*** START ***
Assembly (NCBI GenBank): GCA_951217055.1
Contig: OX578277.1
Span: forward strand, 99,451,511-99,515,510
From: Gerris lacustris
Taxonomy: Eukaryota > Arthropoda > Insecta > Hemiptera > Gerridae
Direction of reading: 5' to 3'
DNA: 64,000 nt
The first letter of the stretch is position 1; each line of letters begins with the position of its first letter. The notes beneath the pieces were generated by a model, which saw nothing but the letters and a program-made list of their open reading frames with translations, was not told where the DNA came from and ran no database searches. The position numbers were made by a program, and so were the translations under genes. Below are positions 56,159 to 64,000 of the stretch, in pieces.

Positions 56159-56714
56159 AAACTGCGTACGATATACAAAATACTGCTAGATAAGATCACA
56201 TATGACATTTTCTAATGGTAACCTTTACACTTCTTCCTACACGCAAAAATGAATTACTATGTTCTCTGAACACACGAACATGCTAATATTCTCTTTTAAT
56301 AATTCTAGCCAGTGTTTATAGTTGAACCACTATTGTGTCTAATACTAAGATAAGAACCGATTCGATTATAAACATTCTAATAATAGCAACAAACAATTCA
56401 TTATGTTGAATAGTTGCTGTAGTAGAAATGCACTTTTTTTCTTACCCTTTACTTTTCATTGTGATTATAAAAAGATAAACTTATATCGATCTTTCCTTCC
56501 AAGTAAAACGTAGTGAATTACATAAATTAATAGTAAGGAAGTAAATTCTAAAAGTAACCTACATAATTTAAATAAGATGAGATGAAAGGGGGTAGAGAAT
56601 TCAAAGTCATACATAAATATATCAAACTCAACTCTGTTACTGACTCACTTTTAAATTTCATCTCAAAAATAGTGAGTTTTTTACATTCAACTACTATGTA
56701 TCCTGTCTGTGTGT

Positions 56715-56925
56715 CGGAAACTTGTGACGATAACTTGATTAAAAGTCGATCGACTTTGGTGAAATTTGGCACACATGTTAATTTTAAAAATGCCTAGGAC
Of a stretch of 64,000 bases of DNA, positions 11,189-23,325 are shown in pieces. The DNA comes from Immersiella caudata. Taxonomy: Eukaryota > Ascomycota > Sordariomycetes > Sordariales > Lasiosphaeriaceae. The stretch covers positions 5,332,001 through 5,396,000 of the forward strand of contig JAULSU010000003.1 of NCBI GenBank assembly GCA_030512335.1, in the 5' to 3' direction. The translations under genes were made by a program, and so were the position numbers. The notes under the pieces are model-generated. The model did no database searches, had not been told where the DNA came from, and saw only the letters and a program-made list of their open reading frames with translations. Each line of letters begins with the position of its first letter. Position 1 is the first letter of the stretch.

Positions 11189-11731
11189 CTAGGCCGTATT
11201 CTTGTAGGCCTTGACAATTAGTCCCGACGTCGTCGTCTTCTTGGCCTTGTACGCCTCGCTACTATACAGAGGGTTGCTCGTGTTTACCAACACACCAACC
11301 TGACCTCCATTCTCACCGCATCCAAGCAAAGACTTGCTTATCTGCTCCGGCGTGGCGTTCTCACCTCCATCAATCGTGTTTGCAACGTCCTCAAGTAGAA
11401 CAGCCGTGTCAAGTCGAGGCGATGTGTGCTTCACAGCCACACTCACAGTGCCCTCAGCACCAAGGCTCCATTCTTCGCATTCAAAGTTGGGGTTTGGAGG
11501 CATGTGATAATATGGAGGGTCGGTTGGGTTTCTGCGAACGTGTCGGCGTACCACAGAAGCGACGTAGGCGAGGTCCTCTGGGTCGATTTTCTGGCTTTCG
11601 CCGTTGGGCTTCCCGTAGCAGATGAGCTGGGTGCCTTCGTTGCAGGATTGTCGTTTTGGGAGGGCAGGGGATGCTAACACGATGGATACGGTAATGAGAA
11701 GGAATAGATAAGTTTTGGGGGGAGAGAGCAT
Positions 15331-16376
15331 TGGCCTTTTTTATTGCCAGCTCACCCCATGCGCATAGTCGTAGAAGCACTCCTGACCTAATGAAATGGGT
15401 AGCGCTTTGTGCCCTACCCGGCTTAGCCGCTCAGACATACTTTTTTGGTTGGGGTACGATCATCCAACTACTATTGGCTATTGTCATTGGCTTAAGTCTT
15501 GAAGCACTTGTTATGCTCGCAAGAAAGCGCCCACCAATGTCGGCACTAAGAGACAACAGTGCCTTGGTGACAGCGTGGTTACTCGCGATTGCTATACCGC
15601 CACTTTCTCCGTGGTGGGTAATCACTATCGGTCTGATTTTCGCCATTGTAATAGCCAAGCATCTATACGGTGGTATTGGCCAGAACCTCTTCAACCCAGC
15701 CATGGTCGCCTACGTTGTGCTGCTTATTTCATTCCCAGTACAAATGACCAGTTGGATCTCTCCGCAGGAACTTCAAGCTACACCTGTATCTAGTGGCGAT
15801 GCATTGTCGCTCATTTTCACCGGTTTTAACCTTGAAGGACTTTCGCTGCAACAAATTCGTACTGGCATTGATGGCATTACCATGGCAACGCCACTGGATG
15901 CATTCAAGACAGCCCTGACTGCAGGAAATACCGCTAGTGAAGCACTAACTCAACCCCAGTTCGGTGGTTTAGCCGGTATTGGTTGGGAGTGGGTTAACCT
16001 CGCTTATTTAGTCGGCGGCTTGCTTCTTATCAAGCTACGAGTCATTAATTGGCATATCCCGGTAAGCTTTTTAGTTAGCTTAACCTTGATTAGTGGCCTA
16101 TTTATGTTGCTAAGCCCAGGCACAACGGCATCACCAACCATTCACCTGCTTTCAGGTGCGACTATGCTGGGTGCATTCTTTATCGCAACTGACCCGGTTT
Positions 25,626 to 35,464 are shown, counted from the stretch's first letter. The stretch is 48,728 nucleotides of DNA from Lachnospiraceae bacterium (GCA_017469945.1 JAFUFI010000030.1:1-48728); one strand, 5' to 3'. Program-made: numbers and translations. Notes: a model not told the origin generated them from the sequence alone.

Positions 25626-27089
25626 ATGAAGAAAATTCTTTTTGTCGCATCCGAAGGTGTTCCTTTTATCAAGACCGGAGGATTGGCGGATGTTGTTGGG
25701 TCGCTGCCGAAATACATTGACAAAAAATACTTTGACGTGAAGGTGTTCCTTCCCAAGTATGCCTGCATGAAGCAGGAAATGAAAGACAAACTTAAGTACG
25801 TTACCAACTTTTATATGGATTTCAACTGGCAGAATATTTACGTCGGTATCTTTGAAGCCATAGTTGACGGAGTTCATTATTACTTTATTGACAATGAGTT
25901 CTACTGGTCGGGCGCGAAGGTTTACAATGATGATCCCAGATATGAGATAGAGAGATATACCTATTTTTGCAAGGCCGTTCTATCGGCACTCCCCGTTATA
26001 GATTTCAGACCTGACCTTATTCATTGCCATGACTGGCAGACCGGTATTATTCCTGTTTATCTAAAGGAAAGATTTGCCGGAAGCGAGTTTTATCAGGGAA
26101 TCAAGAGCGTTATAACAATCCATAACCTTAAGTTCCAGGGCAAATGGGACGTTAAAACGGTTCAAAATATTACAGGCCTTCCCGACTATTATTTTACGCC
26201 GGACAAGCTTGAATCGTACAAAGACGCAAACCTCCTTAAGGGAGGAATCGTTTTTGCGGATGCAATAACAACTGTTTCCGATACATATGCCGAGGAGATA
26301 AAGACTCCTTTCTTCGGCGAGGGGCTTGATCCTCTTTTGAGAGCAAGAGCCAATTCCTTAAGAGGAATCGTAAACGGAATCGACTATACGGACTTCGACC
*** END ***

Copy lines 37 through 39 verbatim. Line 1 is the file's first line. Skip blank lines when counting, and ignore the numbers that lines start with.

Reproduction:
16101 TTTATGTTGCTAAGCCCAGGCACAACGGCATCACCAACCATTCACCTGCTTTCAGGTGCGACTATGCTGGGTGCATTCTTTATCGCAACTGACCCGGTTT
Positions 25,626 to 35,464 are shown, counted from the stretch's first letter. The stretch is 48,728 nucleotides of DNA from Lachnospiraceae bacterium (GCA_017469945.1 JAFUFI010000030.1:1-48728); one strand, 5' to 3'. Program-made: numbers and translations. Notes: a model not told the origin generated them from the sequence alone.

Positions 25626-27089